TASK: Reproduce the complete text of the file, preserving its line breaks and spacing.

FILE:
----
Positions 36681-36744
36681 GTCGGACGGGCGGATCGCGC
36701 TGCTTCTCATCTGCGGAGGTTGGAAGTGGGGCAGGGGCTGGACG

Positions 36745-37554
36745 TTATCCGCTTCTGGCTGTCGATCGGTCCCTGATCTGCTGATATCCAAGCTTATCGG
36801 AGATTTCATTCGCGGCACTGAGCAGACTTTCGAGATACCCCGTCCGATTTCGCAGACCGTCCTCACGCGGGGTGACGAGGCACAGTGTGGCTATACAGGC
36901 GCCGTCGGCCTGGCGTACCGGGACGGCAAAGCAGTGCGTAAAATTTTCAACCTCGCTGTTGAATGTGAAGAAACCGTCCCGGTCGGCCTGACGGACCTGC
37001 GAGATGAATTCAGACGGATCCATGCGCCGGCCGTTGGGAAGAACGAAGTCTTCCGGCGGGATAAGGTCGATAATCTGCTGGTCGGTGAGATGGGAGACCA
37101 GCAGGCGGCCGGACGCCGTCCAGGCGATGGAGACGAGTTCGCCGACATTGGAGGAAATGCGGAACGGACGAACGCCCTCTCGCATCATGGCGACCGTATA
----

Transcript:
Positions 36681-36744
36681 GTCGGACGGGCGGATCGCGC
36701 TGCTTCTCATCTGCGGAGGTTGGAAGTGGGGCAGGGGCTGGACG

Positions 36745-37554
36745 TTATCCGCTTCTGGCTGTCGATCGGTCCCTGATCTGCTGATATCCAAGCTTATCGG
36801 AGATTTCATTCGCGGCACTGAGCAGACTTTCGAGATACCCCGTCCGATTTCGCAGACCGTCCTCACGCGGGGTGACGAGGCACAGTGTGGCTATACAGGC
36901 GCCGTCGGCCTGGCGTACCGGGACGGCAAAGCAGTGCGTAAAATTTTCAACCTCGCTGTTGAATGTGAAGAAACCGTCCCGGTCGGCCTGACGGACCTGC
37001 GAGATGAATTCAGACGGATCCATGCGCCGGCCGTTGGGAAGAACGAAGTCTTCCGGCGGGATAAGGTCGATAATCTGCTGGTCGGTGAGATGGGAGACCA
37101 GCAGGCGGCCGGACGCCGTCCAGGCGATGGAGACGAGTTCGCCGACATTGGAGGAAATGCGGAACGGACGAACGCCCTCTCGCATCATGGCGACCGTATA